Modular Verification of Preemptive OS Kernels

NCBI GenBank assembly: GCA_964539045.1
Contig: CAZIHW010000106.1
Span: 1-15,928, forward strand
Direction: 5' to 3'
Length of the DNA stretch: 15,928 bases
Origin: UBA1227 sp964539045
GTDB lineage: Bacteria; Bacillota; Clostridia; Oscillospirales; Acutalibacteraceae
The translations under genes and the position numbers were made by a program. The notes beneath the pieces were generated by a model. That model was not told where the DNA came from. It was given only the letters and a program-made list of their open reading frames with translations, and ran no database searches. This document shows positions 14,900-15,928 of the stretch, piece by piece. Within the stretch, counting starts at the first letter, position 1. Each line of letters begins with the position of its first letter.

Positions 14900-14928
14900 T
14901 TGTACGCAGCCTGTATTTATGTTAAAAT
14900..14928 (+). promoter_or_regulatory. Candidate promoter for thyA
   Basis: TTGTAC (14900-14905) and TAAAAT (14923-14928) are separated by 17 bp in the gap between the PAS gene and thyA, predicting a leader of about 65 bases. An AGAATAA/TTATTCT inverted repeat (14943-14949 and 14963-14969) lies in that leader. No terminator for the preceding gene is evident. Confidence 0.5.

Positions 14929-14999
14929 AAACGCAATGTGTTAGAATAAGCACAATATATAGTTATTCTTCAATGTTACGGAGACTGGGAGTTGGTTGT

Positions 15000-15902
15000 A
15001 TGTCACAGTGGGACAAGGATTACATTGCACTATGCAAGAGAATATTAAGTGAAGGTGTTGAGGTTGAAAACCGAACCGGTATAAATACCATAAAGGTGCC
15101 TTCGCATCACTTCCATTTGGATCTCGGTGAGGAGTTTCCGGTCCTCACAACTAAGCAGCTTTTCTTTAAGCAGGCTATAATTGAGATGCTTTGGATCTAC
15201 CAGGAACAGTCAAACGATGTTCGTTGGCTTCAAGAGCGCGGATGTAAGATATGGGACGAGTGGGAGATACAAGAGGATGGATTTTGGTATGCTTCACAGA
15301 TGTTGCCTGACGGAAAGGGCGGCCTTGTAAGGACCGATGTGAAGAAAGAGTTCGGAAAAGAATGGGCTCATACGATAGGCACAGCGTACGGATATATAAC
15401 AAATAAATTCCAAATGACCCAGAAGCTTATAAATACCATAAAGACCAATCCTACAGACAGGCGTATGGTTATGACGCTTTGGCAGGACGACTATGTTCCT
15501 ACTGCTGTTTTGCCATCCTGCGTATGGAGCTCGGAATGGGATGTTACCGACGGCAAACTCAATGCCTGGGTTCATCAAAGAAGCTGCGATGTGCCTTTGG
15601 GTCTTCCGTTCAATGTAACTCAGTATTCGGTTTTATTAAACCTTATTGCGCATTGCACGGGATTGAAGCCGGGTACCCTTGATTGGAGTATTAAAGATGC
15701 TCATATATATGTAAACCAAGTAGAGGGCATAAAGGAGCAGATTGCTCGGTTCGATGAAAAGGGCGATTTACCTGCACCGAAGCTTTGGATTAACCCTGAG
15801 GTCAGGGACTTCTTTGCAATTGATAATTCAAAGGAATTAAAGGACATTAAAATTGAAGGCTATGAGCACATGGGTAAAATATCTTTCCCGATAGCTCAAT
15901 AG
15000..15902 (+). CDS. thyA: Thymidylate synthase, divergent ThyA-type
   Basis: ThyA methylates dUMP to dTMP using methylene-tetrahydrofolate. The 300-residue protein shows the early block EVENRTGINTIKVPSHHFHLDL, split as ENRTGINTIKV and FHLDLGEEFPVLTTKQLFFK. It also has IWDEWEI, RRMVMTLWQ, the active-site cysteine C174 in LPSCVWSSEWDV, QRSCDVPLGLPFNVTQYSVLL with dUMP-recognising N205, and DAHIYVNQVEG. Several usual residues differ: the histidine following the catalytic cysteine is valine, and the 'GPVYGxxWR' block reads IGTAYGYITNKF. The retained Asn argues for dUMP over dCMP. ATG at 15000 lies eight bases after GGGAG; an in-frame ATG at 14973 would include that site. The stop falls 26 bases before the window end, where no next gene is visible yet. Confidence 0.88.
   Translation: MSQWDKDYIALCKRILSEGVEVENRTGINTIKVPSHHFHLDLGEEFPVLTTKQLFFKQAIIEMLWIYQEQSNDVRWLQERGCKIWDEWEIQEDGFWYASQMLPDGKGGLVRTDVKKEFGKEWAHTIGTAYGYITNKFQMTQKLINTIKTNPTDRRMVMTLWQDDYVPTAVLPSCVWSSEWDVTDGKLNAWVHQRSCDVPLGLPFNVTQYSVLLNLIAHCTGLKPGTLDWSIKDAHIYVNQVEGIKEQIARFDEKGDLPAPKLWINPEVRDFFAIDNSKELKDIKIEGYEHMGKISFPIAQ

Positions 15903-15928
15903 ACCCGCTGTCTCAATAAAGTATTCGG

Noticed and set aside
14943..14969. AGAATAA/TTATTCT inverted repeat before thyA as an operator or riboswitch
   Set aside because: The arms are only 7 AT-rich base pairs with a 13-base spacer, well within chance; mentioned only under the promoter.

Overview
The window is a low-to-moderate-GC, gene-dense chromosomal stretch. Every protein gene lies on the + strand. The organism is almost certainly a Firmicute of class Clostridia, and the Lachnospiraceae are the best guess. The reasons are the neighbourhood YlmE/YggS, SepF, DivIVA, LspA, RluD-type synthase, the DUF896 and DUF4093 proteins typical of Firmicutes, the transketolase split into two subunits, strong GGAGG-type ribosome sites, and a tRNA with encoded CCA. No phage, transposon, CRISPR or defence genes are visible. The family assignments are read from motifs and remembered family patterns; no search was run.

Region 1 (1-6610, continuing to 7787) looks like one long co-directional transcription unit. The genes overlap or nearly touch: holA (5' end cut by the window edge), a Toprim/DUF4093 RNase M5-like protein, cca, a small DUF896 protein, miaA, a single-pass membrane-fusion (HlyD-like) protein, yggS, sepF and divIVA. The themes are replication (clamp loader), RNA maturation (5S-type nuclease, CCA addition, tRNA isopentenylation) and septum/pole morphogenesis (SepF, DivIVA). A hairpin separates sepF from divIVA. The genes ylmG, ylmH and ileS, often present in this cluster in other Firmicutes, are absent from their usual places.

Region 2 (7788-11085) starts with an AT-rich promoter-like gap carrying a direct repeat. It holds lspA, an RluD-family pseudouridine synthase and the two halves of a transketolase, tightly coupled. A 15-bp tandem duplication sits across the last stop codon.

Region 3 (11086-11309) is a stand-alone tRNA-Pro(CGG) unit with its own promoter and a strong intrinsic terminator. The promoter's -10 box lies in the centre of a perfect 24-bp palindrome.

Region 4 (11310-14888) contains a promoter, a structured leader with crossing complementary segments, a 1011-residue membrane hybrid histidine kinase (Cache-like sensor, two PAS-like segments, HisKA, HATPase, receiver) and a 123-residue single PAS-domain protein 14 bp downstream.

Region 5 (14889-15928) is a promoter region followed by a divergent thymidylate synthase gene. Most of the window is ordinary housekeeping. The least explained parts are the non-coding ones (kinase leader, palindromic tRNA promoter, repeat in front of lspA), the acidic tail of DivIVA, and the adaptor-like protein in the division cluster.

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1 Under consideration for publication in J. Functional Programming 1 Modular Verification of Preemptive OS Kernels ALEXEY GOTSMAN IMDEA Software Institute HONGSEOK YANG University of Oxford Abstract Most major OS kernels today run on multiprocessor systems and are preemptive: it is possible for a process running in the kernel mode to get descheduled. Existing modular techniques for verifying concurrent code are not directly applicable in this setting: they rely on scheduling being implemented correctly, and in a preemptive kernel, the correctness of the scheduler is interdependent with the correctness of the code it schedules. This interdependency is even stronger in mainstream kernels, such as those of Linux, FreeBSD or Mac OS X, where the scheduler and processes interact in complex ways. We propose the first logic that is able to decompose the verification of preemptive multiprocessor kernel code into verifying the scheduler and the rest of the kernel separately, even in the presence of complex interdependencies between the two components. The logic hides the manipulation of control by the scheduler when reasoning about preemptable code and soundly inherits proof rules from concurrent separation logic to verify it thread-modularly. We illustrate the power of our logic by verifying an example scheduler, which includes some of the key features of the scheduler from Linux challenging for verification. 1 Introduction Developments in formal verification now allow us to consider the full verification of an operating system (OS) kernel, one of the most crucial components in any system today. Several recent projects have demonstrated that formal verification of can tackle realistic OS kernels, such as a variant of the L4 microkernel (Klein et al., 2009) and Microsoft s Hyper- V hypervisor (Cohen et al., 2010). However, these projects only dealt with relatively small microkernels; tackling today s mainstream operating systems, such as Windows and Linux, remains a daunting task. A way to approach this problem is to verify OS kernels modularly, i.e., by considering each of their components in isolation. In this paper, we tackle a major challenge OS kernels present for modular reasoning handling kernel preemption in a multiprocessor system. Most major OS kernels are designed to run with multiple CPUs and are preemptive: it is possible for a process running in the kernel mode to get descheduled. Reasoning about such kernels is difficult for the following reasons. First of all, in a multiprocessor system several invocations of a system call may be running concurrently in a shared address space, so reasoning about the call needs to consider all possible interactions among them. This is a notoriously difficult problem; however, we now have a number of logics that can reason about concurrent code (O Hearn,